Balancing the Needs of Regular and Special Eduaction Students

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Miriam Kurtzig Freedman
Attorney, Stoneman, Chandler & Miller, LLP
Visiting Fellow, Hoover Institution, Stanford University

The Challenge

Special education is at a crossroads. Policymakers must decide whether to continue under special education laws to provide extensive legal entitlements for due process and services to a select group of students or to expend funds and efforts for services that will benefit all students, including students with disabilities. The need for such legal protections and entitlements once existed. In the 1950s and 1960s, many children with handicaps were excluded from school programming. Now all children, including children with disabilities, have access to our schools. We need to undertake two discrete approaches to meet current challenges: The first is to address some excesses and flaws in Massachusetts practices. The second is to draw on the principles of outcome-based reform to rethink the entire enterprise of “special education” toward providing effective education for all the children in the Commonwealth.

Special education in Massachusetts is governed by two sets of laws—the federal Individuals with Disabilities Education Act (IDEA) and the state law, Massachusetts General Laws Chapter 71B (Chapter 71B). Both statutes were initially enacted in the 1970s. The federal law sets the floor; states can provide more rights to children with disabilities and their parents—but not fewer. While Congress may amend the IDEA in its upcoming reauthorization efforts, this discussion focuses on changes Massachusetts can make to realign its system and rebalance funding for regular and special education within the current federal framework.

The goal of special education is to provide eligible children with a “free appropriate public education” (FAPE). Such an education is reasonably calculated (by the Individualized Education Program [IEP] Team) to provide measurable benefit to the student. The successes of special education in Massachusetts have been impressive. It is important to acknowledge and honor them. No longer are children with disabilities denied an education. Instead, some 15-plus percent of Massachusetts students are served through extensive (and expensive) special education programming, and their parents have powerful substantive and procedural protections.1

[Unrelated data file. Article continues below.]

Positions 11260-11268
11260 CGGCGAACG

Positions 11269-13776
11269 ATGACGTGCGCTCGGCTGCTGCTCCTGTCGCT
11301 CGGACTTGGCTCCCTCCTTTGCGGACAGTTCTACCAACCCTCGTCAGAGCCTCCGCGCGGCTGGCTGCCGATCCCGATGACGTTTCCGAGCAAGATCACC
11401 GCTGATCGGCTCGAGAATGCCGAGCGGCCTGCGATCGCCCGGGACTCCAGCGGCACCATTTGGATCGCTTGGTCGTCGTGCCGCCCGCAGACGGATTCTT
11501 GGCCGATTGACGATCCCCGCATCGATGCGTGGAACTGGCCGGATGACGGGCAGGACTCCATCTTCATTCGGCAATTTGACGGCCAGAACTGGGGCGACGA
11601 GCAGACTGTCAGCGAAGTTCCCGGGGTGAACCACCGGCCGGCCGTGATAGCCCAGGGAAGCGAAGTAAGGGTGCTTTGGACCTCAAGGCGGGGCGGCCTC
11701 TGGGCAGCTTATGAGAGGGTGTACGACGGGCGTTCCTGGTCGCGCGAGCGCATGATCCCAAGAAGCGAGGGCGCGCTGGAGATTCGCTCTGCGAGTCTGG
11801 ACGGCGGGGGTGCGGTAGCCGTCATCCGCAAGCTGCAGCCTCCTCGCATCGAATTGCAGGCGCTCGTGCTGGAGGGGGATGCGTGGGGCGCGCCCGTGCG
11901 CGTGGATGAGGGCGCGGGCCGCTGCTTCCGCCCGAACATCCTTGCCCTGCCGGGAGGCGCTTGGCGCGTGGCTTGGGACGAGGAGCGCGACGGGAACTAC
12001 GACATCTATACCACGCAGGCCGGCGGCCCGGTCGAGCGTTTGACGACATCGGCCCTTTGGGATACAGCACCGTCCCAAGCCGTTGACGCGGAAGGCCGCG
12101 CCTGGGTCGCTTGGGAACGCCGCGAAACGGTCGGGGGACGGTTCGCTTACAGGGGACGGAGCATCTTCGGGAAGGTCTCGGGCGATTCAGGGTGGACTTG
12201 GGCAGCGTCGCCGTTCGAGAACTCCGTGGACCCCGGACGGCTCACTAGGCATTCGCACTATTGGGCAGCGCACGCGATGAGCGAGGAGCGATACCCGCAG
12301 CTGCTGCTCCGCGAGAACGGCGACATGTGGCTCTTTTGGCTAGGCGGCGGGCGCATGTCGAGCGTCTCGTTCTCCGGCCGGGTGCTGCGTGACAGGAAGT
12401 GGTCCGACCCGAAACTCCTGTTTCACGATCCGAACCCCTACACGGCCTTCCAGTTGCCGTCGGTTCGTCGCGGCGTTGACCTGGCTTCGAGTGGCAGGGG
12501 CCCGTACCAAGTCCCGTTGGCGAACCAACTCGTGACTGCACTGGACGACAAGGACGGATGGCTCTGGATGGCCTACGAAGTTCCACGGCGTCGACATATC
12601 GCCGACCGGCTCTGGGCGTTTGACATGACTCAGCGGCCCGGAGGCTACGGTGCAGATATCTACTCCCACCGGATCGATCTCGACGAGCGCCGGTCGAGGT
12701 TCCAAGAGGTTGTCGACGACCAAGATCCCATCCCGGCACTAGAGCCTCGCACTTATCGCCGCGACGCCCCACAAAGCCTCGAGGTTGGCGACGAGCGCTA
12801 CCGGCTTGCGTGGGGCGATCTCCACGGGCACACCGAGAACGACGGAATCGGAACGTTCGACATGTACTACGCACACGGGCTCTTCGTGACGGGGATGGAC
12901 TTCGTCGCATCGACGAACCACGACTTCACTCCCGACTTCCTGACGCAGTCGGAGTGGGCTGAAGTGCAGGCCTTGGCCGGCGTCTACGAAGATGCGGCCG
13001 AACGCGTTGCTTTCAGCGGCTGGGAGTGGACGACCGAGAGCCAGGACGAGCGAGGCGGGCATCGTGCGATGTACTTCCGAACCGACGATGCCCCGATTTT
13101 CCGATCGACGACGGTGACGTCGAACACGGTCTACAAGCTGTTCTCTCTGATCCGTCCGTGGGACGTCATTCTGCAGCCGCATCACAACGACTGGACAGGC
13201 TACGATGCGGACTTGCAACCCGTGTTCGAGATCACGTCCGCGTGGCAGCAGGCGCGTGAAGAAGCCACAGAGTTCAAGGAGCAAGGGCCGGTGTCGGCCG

Special education is the only mandated individualized entitlement for children with educational, social, medical, emotional, behavioral, and other needs in Massachusetts. Other Massachusetts agencies—DSS, DMH, DMR, DPH, DYS—rely on appropriations and offer no individual entitlement.2 When the money’s gone, it’s gone. These agencies regularly direct parents to their local schools for services. With special education, when more money is needed, it comes out of other pockets—namely, regular education. Although the federal government and the state contribute to special education costs, the burden of paying for costly special education programs falls largely on local taxpayers. The entitlement to special education procedures and services regardless of cost has spawned unintended and damaging consequences.

What are we actually buying with all the funds going to special education? Special educators spend far more time on paperwork and at meetings than in class. One recent unpublished report found that special educators spend 81 percent of their workdays on administrative duties and only 19 percent of their time actually teaching.3 After initial evaluations, re-evaluations, Team meetings, writing IEPs and progress reports, follow-up case management, and using minimum contractual prep time, less than one-fifth of the week was left for teaching. We must choose: Do we want teachers to teach children or to push paper? We cannot afford both in a six-hour day and given our current finances.